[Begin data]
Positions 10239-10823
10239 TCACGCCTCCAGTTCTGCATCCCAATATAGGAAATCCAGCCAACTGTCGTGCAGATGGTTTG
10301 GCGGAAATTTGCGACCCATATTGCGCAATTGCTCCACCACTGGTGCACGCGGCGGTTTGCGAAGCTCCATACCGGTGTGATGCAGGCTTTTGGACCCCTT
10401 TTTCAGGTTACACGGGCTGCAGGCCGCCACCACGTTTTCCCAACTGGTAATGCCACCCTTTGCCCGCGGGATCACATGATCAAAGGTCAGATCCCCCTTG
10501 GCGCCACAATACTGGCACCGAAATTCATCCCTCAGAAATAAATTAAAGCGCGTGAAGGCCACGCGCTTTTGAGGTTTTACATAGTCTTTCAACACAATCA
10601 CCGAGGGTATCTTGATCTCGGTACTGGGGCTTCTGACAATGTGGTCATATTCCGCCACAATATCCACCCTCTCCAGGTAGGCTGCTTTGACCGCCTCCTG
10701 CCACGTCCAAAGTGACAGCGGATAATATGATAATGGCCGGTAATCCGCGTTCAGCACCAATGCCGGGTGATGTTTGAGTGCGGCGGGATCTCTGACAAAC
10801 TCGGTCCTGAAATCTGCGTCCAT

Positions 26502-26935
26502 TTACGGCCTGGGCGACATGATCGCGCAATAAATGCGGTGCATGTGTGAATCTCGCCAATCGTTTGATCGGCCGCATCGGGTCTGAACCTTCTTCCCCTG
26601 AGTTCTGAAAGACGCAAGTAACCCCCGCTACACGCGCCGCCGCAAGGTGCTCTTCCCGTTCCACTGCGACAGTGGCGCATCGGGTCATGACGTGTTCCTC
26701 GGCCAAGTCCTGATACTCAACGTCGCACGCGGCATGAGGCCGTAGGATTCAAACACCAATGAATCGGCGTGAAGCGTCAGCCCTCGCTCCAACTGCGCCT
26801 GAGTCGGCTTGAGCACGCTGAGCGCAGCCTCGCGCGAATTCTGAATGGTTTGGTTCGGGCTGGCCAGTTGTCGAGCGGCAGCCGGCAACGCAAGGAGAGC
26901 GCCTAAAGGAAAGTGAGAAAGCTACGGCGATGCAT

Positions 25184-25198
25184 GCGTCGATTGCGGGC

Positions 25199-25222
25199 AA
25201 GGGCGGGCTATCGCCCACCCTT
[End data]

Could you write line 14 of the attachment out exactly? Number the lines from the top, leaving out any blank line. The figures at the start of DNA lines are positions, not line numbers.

26901 GCCTAAAGGAAAGTGAGAAAGCTACGGCGATGCAT